For the first time, the rocket's main stage LE-7A cryogenic engine sported an extended cooling nozzle that increases both thrust and efficiency to loft larger payloads. Insulation was also added to the nozzle to test the material before it is incorporated into more powerful versions of the country's leading launcher in the near future.
Five minutes after spacecraft separation, ALOS began to unfurl its 72-foot solar array -- the largest in Japanese space history -- that will provide electrical power to the craft throughout its mission. Six cameras are on-board to visually verify the correct deployment of the solar panel and various instrument antennas.
This artist's concept shows the ALOS spacecraft at work studying Earth. Credit: JAXA
Today's flight had been postponed since last summer after engineers discovered transistors on another satellite being readied to launch contained foreign object debris, causing the units to work improperly. Officials checked a host of other satellites still on the ground for similar problems, and they noted that ALOS relied on similar transistors produced by the same company near the same time as those aboard the ASTRO-F infrared telescope. As a precaution, workers replaced the transistors on ALOS, delaying the launch until early this year.
A subsequent issue cropped up Wednesday concerning one of three telemetry transmitters on the H-2A rocket, and managers ordered a swap out of the suspect component. The vehicle was rolled to the pad from its nearby assembly hangar late Sunday, local time, in the final hours before a Monday morning launch attempt. However, Monday's try was scrubbed before sunrise to allow engineers time to troubleshoot an issue with ground equipment responsible for monitoring conditions inside the ultra-clean payload shroud.
Keeping with Japanese space tradition, ALOS carries a nickname -- "Daichi," which translates to "land" in English.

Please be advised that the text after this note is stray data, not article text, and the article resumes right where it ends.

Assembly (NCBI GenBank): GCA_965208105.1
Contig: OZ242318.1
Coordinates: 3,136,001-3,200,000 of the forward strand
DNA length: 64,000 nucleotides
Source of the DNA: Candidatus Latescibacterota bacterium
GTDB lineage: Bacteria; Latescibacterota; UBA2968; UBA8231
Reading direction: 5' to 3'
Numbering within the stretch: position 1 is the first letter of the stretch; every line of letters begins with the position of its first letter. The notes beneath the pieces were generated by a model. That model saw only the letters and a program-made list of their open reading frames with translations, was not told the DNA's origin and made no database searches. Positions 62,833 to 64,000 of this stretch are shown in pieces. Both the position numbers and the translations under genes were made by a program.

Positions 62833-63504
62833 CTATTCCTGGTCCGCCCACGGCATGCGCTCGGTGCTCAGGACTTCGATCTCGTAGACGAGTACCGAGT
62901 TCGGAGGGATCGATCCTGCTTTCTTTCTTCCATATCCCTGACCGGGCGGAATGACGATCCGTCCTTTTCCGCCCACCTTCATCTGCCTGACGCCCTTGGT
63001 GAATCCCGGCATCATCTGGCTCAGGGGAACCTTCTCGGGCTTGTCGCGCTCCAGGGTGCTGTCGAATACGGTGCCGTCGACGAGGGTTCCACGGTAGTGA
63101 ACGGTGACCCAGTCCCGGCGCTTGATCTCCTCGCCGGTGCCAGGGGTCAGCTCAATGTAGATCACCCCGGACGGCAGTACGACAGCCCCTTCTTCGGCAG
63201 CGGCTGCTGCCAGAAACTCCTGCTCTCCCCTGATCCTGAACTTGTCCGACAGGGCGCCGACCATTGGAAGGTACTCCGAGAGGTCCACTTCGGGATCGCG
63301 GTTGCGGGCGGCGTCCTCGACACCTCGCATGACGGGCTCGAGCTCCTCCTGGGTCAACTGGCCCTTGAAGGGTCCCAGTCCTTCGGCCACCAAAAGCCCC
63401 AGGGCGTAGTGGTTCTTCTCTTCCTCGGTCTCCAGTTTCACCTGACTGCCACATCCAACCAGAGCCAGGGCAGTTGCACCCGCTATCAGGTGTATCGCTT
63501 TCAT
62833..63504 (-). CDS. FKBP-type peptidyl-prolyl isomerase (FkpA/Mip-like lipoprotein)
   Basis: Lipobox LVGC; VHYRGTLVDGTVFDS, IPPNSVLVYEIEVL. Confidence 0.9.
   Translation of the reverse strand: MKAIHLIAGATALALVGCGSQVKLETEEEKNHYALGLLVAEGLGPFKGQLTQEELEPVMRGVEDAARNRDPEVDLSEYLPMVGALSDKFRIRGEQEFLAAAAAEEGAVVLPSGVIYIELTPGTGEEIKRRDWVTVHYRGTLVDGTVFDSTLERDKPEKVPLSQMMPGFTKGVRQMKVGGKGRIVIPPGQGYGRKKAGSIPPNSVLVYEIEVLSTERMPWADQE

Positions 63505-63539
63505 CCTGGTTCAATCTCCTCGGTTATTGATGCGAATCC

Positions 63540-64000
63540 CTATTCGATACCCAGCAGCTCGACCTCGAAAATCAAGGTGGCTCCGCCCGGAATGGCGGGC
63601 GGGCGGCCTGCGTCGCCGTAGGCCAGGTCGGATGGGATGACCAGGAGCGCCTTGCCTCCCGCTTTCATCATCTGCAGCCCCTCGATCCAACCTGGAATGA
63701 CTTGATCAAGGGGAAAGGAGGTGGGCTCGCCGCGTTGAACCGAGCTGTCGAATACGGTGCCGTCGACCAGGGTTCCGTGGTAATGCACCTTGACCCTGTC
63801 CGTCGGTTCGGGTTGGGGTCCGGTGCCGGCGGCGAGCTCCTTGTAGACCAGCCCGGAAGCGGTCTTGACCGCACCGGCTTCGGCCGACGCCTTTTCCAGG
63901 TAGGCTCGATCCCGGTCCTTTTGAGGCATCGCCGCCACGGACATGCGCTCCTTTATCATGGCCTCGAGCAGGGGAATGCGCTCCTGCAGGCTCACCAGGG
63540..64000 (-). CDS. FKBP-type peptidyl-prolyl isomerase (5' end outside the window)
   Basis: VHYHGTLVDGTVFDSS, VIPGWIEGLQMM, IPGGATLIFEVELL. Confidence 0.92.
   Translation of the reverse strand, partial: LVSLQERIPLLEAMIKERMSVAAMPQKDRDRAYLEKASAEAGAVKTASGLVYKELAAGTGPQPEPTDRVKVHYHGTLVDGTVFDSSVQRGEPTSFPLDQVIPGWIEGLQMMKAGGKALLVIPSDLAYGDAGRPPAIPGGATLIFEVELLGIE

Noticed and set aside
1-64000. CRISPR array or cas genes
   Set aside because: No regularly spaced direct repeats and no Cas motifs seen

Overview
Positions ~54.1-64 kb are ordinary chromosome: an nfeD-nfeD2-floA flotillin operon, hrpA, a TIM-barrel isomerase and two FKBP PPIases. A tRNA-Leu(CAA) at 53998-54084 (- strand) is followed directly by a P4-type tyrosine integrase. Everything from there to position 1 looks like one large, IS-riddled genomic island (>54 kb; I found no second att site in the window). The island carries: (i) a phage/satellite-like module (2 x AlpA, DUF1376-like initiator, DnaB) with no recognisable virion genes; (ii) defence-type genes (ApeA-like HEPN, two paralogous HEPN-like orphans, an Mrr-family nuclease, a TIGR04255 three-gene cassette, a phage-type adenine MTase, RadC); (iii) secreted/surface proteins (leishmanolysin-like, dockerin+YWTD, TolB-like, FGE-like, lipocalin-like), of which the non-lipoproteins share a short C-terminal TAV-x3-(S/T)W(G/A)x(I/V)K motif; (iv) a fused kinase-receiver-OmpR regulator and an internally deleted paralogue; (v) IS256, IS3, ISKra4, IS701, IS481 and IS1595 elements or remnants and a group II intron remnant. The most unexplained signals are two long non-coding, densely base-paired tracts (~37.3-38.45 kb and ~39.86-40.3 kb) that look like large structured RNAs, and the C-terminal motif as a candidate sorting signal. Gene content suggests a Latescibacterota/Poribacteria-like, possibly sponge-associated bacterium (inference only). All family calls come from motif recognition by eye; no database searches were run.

The craft is a key member of Japan's Earth observation fleet, and is one of the largest satellites ever sent into space in that nation's history. Weighing in at well over 8,000 pounds at launch, ALOS is designed to operate for at least three years, with a program objective for a mission lasting up to five years.
Japan's environmental satellite program has a past dotted with missions having premature endings, including the loss of two spacecraft tasked with tracking global warming and climate change.
Officials hope to put that karma to rest with ALOS, which will alone obtain data to compose worldwide maps on a 25,000 to 1 scale, but with special emphasis on the Asia-Pacific region. The satellite will use technology and instruments derived from those included on earlier missions such as the Japan Earth Resources Satellite and the Advanced Earth Observation Satellite project.
The Panchromatic Remote-sensing Instrument of Stereo Mapping, or PRISM, payload will take images with a resolution as high as eight feet in black-and-white. The optical camera consists of three sensors pointing forward, down, and backward along the craft's ground track as it orbits Earth. This feature allows the instrument to gather quality three-dimensional data in individual swaths over 20 miles wide for scientists and map-makers to use in their topographic maps.
This artist's concept shows the new Earth observation satellite deployed in orbit. Credit: JAXA
Also aboard ALOS is the Advanced Visible and Near Infrared Radiometer-2 (AVNIR-2), which is derived from its namesake that flew on the ADEOS satellite in 1996. The device can pan across the flight path of the spacecraft at angles of up to 44 degrees, and will use this ability to help sense vegetation and plant types. This information will be compiled into land usage maps.
The third instrument included on the satellite is the Phased Array L-band Synthetic Aperture Radar, or PALSAR. This payload is an upgrade of a similar radar system that was aboard the JERS-1 platform that was launched in 1992. PALSAR will send radar beams toward Earth from space, and will analyze the pulses as they are bounced off the surface back to a receiver. This capability enables all-weather observations that can conducted around the clock.
Fully developed by the Japanese Aerospace Exploration Agency, ALOS is expected to contribute to response efforts during natural disasters and other emergencies due to the satellite's ability to produce detailed images within two days of an event. Regional observations will focus on land usage, crops, forests, and floating ice.
The next H-2A launch is just under a month away on February 15, when the multi-functional MTSAT-2 satellite will be launched on a dual mission to improve air traffic congestion in the Far East and to deliver regional weather data to forecasters. That flight will use the same model of the H-2A rocket as ALOS, and both vehicles were integrated in parallel using two mobile launch tables.
Other H-2A missions on the books in the coming year include the launch of a pair of Japanese government spy satellites by next March. The manifest also includes the oft-delayed mission to carry the ETS-8 communications and engineering test satellite to space.